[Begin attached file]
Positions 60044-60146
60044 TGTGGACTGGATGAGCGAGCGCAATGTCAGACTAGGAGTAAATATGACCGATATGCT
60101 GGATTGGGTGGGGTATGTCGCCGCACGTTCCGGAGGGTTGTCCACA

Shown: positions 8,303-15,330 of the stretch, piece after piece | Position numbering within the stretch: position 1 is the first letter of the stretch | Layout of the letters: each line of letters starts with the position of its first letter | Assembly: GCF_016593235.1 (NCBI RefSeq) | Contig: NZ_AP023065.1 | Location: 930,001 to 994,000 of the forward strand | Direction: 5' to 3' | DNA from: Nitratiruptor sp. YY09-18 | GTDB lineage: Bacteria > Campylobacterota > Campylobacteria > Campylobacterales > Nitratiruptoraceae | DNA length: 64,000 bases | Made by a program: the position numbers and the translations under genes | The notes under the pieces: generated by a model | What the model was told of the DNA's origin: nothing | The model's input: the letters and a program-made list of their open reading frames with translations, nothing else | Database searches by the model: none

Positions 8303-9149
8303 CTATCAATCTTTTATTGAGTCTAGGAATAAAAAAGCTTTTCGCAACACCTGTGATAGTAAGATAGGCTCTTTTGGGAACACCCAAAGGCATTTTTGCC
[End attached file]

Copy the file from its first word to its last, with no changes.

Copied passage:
Positions 60044-60146
60044 TGTGGACTGGATGAGCGAGCGCAATGTCAGACTAGGAGTAAATATGACCGATATGCT
60101 GGATTGGGTGGGGTATGTCGCCGCACGTTCCGGAGGGTTGTCCACA

Shown: positions 8,303-15,330 of the stretch, piece after piece | Position numbering within the stretch: position 1 is the first letter of the stretch | Layout of the letters: each line of letters starts with the position of its first letter | Assembly: GCF_016593235.1 (NCBI RefSeq) | Contig: NZ_AP023065.1 | Location: 930,001 to 994,000 of the forward strand | Direction: 5' to 3' | DNA from: Nitratiruptor sp. YY09-18 | GTDB lineage: Bacteria > Campylobacterota > Campylobacteria > Campylobacterales > Nitratiruptoraceae | DNA length: 64,000 bases | Made by a program: the position numbers and the translations under genes | The notes under the pieces: generated by a model | What the model was told of the DNA's origin: nothing | The model's input: the letters and a program-made list of their open reading frames with translations, nothing else | Database searches by the model: none

Positions 8303-9149
8303 CTATCAATCTTTTATTGAGTCTAGGAATAAAAAAGCTTTTCGCAACACCTGTGATAGTAAGATAGGCTCTTTTGGGAACACCCAAAGGCATTTTTGCC